Saturday, February 5, 2011

Dido, Alberto Gonzales, and Timothy Nelson

American Opera Theater, one of the region's (and the nation's) most innovative opera companies, has done it again. Directed by Timothy Nelson, the company has put together a double bill of unlikely one-act operas: Melissa Dunphy's 2008 The Gonzales Contata and Henry Purcell's 1688 Dido and Aeneas. A strange pairing but it works, due largely to Nelson's choreographic direction.

Recently composed by Dunphy while an undergraduate at West Chester University, The Gonzales Contata is a political satire cobbled together from passages in the 2007 Senate hearings concerning Attorney General Alberto Gonzales. The satire is cartoonish, with senators playing hide-and-seek and throwing paper airplanes at each other. The male senators are played by females; the single female on the Judiciary Committee (Senator Feinstein of California) is played by a male (with brio by Brady Del Vecchio). Amidst the fun, there is a hilarious aria for Gonzalez ("I Cannot Recall") and an oddly moving hymn to America at the end, once the ambitious politician has fallen from power. The score drags at moments, deteriorating into the grade-B horror movie soundtrack that seems to be the lot of much contemporary music. But Nelson's mock-martial staging maintains the production's verve and soprano Molly Young turns the hapless Gonzales into an almost tragic figure.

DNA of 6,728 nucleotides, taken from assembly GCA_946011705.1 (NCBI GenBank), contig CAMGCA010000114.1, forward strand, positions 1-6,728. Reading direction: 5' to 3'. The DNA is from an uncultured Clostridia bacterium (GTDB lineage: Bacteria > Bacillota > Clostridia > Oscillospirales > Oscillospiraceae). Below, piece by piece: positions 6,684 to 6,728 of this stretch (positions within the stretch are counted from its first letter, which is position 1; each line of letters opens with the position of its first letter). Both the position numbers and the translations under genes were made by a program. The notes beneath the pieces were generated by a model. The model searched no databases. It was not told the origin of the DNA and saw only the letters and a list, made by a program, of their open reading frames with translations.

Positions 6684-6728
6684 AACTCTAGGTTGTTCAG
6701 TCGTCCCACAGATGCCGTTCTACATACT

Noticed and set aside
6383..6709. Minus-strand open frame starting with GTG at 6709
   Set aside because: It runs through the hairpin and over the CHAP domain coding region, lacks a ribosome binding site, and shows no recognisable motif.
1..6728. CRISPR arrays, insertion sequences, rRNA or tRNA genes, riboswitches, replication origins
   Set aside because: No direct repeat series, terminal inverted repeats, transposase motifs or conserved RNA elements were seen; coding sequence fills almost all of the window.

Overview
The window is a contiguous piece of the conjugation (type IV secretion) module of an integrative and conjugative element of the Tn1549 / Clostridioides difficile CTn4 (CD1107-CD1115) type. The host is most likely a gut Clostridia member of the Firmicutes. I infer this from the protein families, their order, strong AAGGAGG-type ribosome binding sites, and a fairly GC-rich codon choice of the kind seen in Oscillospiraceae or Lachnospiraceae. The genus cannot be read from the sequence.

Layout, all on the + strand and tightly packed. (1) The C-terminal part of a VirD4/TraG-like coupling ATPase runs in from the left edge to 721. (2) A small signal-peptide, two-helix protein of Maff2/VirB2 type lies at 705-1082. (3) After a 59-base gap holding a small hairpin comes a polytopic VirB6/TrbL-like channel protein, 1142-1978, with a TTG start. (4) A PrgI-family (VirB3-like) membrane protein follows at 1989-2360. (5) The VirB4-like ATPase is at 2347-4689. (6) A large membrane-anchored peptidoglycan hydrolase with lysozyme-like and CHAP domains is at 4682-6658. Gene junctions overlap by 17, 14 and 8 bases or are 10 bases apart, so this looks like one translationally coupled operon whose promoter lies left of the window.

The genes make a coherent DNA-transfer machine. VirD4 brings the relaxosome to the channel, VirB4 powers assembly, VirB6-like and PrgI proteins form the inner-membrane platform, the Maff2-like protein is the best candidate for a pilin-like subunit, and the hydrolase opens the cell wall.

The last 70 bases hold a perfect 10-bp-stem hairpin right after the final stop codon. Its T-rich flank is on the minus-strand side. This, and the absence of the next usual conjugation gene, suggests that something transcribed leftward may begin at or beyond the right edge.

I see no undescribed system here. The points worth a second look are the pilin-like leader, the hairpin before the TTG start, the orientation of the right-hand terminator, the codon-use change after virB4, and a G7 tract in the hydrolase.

The production of Dido+Aeneas is the evening's highlight. Nelson has transposed the tale from classical antiquity to the present. In front of a bare black table, a housewife struggles with a tottering marriage (to businessman Aeneas) and the psychological demons within her. The original witches, spirits, and messengers of the original libretto are transformed into forces lodged within the mind of the troubled woman. Behind a scrim, the darkened chorus embellishes the decline and suicide of the protagonist. Both vocally and dramatically, Emily Noel provides a riveting portrait of a tormented and abandoned woman. Unfortunately, the Aeneas (Jason Buckwalter) delivers a more pedestrian performance. The Purcell score only gains in pathos and purity in this radical transposition of the action.

As usual, Nelson has wisely chosen his supporting forces. Supporting soloists and expert choruses are provided by the Handel Choir of Baltimore and the Peabody Conservatory of Music. The Ignoti Dei Orchestra provides moving accompaniment for the Purcell, although the baroque ensemble struggles with the atonal lurches of Gonzales.

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